Lance Medow: Fact - Andrew Thomas has matched up with several different pass rushers but given the history between Thomas and Lorenzo Carter, it's a battle with a bit more intrigue. The two were teammates at Georgia in 2017, when Thomas was a freshman and Carter a senior. With no preseason games, Thomas needs to get as many reps as possible against NFL pass rushers before the start of the season and Carter is looking for a breakout campaign after showing some flashes over the last two seasons.

Darnay Holmes has been the most surprising player, so far.

John Schmeelk: Fact - I hesitate to call Holmes a surprise because immediately after the draft I felt he had a real chance to compete as the slot cornerback. He has not disappointed. I have been a little surprised at how well he does in getting his head around and making plays on the ball, which is hard to do when playing man-to-man defense. Holmes has not only knocked away passes, he has made interceptions.

Dan Salomone: Fact - When the Giants drafted him and people dug into his story – he graduated from UCLA in less than three years and picked up chess to train his mind – he quickly became one of the most intriguing prospects in the team's 2020 class. But he had to wait more than three months to show what he could do on the field. He has not disappointed. As the leader in interceptions at training camp, he will be a player to watch – and listen to – this season.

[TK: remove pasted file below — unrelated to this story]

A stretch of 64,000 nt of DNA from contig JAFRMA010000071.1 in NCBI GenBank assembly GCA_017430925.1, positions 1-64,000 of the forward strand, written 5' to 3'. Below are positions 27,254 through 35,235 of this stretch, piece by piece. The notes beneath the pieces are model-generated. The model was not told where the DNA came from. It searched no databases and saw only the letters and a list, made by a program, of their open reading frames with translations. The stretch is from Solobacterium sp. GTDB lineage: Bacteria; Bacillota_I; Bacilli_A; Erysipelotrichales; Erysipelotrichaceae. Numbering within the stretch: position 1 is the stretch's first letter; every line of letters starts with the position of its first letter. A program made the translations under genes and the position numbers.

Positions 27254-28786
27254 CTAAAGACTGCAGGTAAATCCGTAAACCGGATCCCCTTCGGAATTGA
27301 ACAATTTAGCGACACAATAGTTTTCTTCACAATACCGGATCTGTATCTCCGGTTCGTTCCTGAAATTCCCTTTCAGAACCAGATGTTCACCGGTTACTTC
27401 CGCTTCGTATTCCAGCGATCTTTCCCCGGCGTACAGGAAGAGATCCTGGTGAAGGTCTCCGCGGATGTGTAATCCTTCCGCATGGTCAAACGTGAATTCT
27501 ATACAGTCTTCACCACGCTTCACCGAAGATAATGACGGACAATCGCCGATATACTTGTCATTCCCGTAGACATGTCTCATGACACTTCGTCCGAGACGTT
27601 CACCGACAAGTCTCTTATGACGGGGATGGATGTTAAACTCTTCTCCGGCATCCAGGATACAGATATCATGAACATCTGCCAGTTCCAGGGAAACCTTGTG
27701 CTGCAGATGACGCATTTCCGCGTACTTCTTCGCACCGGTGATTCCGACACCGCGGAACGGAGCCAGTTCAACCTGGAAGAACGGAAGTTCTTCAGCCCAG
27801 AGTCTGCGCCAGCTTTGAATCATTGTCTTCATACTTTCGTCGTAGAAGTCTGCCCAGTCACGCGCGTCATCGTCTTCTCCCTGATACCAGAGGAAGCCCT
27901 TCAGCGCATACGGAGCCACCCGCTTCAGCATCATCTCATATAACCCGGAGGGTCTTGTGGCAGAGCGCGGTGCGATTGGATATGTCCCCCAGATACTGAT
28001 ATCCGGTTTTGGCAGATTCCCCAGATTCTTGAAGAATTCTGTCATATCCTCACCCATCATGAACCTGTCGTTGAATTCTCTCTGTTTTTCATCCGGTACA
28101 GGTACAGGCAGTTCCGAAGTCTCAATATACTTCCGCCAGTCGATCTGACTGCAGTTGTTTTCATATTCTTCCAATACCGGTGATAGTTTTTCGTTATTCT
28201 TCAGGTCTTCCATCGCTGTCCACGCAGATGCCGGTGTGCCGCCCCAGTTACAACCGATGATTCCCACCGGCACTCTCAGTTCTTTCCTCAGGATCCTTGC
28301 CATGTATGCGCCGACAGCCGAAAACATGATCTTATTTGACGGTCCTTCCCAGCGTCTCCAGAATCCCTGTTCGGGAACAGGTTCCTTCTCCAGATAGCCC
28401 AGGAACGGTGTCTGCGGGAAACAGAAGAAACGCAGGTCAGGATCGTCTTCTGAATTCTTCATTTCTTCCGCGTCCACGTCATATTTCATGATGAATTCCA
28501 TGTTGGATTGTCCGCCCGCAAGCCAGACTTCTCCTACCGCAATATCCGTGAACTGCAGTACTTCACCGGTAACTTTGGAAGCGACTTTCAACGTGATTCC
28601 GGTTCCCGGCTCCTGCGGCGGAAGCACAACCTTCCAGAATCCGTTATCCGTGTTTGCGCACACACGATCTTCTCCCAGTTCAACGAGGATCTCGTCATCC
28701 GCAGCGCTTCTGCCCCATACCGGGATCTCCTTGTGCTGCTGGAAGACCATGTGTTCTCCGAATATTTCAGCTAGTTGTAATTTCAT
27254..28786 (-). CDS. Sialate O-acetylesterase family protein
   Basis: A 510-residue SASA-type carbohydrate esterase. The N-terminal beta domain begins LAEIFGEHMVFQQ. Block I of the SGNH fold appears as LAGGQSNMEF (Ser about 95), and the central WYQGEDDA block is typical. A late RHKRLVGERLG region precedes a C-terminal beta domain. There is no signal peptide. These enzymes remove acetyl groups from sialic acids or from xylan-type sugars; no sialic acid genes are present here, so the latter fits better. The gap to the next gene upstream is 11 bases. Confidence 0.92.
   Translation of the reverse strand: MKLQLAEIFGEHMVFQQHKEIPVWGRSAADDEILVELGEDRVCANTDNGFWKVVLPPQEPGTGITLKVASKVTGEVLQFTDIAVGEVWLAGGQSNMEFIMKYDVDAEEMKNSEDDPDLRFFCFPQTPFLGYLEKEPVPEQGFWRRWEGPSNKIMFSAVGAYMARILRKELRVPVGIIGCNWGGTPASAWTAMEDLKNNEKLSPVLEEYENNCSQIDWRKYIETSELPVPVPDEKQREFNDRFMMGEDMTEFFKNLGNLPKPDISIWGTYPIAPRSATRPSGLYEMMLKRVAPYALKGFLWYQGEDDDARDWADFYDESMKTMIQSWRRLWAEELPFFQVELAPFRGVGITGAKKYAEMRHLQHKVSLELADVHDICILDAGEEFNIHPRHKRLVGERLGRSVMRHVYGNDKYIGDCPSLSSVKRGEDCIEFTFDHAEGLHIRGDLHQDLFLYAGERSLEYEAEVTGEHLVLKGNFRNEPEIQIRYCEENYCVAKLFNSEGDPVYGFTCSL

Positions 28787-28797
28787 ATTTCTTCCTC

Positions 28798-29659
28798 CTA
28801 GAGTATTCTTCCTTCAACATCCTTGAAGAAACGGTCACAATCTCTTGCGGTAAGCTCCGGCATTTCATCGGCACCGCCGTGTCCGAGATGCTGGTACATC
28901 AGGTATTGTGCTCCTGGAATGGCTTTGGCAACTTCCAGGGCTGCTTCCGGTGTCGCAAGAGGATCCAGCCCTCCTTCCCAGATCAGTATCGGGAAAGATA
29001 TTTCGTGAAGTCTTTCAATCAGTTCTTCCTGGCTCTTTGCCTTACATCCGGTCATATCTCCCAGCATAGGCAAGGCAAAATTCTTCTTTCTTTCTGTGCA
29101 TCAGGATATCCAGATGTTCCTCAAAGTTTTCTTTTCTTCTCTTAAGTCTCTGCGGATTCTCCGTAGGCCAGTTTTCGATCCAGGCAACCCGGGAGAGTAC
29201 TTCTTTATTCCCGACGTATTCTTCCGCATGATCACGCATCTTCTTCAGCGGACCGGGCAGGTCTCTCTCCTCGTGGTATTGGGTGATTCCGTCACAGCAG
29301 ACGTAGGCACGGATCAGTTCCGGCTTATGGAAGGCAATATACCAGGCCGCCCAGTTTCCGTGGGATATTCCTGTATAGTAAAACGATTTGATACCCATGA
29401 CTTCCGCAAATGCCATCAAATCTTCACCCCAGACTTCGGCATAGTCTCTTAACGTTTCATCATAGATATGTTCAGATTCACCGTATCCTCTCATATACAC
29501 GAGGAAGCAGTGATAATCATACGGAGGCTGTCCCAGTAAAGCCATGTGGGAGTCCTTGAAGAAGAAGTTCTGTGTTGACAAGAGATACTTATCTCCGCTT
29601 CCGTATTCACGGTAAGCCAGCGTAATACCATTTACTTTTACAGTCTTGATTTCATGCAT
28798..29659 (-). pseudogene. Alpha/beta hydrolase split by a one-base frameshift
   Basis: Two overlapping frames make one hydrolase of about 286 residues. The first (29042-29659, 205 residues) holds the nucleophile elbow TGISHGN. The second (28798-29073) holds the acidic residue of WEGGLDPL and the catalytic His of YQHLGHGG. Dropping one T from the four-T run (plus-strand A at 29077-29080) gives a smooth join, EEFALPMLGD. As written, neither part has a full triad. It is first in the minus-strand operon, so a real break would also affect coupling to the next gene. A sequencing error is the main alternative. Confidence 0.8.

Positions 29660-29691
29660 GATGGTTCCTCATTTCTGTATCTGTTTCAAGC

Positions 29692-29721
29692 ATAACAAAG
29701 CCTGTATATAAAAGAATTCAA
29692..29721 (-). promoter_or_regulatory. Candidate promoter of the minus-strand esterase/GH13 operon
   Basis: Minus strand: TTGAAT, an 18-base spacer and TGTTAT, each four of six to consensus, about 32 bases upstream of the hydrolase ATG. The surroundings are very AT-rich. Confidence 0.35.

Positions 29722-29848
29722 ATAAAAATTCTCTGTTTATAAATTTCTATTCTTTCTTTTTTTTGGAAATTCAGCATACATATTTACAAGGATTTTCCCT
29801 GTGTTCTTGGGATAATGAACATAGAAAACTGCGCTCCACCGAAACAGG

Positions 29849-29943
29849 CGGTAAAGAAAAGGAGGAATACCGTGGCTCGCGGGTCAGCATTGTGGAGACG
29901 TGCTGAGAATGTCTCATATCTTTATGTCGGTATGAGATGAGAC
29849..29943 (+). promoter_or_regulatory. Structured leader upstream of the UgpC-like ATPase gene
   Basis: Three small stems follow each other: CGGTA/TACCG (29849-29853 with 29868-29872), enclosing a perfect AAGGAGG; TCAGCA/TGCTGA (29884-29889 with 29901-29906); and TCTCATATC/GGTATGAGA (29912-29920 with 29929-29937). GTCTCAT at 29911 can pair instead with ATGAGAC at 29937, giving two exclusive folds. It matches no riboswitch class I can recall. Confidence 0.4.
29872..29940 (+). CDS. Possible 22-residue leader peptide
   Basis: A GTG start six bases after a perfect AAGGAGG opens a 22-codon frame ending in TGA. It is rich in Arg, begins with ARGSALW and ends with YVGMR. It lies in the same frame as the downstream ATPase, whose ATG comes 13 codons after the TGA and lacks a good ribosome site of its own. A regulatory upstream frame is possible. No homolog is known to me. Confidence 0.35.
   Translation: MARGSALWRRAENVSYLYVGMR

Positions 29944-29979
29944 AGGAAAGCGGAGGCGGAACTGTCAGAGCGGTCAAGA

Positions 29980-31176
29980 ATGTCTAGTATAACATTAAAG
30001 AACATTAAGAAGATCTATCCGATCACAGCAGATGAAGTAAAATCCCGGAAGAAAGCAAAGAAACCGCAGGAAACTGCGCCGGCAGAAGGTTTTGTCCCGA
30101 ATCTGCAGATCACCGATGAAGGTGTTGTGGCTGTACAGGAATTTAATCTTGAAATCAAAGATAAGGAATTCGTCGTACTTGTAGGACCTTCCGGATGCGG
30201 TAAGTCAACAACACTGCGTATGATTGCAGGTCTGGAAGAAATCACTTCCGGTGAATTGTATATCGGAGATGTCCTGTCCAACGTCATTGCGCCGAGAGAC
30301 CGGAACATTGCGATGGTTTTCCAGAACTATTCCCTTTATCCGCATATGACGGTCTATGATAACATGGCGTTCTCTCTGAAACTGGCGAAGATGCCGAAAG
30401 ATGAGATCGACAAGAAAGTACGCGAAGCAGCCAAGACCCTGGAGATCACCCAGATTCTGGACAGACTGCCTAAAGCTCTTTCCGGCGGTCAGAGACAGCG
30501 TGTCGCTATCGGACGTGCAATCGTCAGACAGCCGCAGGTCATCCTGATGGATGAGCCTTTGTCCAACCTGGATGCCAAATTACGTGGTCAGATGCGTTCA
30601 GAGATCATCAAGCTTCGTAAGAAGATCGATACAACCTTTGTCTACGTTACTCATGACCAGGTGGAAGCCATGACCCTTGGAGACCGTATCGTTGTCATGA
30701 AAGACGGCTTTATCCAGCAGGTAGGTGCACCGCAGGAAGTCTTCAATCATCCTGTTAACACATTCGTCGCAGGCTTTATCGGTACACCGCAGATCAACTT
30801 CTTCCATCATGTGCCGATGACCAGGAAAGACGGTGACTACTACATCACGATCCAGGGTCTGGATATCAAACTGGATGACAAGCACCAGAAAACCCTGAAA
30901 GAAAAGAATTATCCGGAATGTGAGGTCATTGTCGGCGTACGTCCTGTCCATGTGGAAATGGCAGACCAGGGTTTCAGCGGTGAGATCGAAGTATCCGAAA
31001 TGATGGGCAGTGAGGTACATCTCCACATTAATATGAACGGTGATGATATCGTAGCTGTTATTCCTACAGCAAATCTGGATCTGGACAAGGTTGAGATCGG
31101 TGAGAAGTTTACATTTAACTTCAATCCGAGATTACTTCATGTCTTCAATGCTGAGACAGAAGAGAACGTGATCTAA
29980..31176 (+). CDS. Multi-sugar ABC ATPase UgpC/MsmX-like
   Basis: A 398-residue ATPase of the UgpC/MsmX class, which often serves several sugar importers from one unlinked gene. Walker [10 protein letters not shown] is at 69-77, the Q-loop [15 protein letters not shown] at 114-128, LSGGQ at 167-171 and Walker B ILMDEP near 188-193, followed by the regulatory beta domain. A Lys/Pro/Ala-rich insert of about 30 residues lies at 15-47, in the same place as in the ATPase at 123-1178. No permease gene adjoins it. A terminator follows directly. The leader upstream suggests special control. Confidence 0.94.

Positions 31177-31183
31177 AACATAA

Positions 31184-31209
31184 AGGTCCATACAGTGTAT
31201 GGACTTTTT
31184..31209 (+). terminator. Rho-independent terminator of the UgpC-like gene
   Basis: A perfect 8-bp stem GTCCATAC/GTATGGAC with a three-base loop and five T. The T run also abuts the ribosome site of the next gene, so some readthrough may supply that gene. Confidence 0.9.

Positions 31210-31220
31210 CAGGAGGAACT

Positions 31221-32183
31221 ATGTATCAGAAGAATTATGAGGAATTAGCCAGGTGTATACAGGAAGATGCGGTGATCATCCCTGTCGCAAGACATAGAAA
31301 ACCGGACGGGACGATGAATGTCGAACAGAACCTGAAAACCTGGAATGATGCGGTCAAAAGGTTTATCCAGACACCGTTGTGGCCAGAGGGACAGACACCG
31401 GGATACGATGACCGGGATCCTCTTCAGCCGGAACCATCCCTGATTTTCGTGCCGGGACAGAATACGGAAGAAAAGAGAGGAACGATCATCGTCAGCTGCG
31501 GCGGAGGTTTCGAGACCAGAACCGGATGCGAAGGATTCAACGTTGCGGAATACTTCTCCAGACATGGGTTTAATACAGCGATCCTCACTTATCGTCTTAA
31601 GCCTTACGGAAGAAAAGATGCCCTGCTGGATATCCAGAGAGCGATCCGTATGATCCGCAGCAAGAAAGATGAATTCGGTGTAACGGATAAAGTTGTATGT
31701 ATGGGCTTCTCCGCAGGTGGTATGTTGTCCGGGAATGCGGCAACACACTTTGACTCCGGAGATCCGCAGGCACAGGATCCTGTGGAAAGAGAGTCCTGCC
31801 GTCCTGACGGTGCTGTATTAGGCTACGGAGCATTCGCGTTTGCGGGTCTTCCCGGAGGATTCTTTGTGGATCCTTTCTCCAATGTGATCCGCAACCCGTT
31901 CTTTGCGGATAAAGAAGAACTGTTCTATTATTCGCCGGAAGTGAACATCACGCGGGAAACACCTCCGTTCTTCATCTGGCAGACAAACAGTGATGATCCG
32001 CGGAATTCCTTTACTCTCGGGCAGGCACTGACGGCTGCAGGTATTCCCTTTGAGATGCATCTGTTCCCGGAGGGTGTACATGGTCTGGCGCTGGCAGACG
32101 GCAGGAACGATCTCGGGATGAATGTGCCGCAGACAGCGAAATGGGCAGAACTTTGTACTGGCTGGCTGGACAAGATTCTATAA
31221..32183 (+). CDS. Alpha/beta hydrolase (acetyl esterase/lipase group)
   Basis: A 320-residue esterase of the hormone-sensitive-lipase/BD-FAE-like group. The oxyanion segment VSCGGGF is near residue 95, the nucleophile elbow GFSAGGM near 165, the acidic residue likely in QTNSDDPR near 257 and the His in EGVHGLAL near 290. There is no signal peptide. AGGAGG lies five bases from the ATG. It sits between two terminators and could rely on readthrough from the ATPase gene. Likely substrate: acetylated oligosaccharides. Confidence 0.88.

Lance Medow: Fact - You never know how rookies will adjust to their first training camp, especially in the middle of a global pandemic, but that hasn't been an issue for Darnay Holmes. The transition from college to the pros has gone rather smoothly for a player who didn't have the luxury of a typical NFL off-season. From that perspective, Holmes has been a bit of a surprise but you can't overlook his eight interceptions at UCLA, where he was a very smart player and earned his degree in three years.

Must-see photos of the Giants in action with training camp now in full swing in East Rutherford, N.J.

The offense has been ahead of the defense through the first few weeks of camp.

John Schmeelk: Fiction - As is often the case early in training camp, the defense has been a bit ahead of the offense. There have been a number of individual matchups won by the offense, but the defense has prevented the offense from making big plays in the team sessions.

Dan Salomone: Fiction - It's the boring answer, but it really has been back-and-forth. You have to remember that the Giants had to install two completely new systems under extraordinary circumstances. Sometimes the offense looks in sync; other times it's the defense. And the switch isn't just day to day. It can be series to series or rep to rep.

Lance Medow: Fiction - Typically, in the early stages of camp, under normal circumstances, the defense is usually ahead of the offense and that holds true for the Giants, thus far. As a I referenced in my above response to Darnay Holmes, he's been very active through the first few padded practices as has Julian Love. The defensive line has also shown some flashes - especially in last Friday's scrimmage, when Dexter Lawrence made his presence felt in stopping the run. It's still very early in the process, but I'd give the defense the slight edge over the offense as Daniel Jones and Co. are still getting acclimated to the new scheme.